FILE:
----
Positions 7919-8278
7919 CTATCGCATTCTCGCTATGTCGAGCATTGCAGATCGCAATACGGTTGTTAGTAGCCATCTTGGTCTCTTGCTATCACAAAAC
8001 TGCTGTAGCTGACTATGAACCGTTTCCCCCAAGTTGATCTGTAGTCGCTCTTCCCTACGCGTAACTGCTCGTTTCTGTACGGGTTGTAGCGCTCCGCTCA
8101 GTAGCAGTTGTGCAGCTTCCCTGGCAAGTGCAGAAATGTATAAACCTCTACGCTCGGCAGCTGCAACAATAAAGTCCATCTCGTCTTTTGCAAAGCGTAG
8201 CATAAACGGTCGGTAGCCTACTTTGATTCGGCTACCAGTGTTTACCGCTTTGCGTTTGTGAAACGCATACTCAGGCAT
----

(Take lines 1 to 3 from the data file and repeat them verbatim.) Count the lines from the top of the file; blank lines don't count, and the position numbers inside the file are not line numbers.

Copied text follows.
Positions 7919-8278
7919 CTATCGCATTCTCGCTATGTCGAGCATTGCAGATCGCAATACGGTTGTTAGTAGCCATCTTGGTCTCTTGCTATCACAAAAC
8001 TGCTGTAGCTGACTATGAACCGTTTCCCCCAAGTTGATCTGTAGTCGCTCTTCCCTACGCGTAACTGCTCGTTTCTGTACGGGTTGTAGCGCTCCGCTCA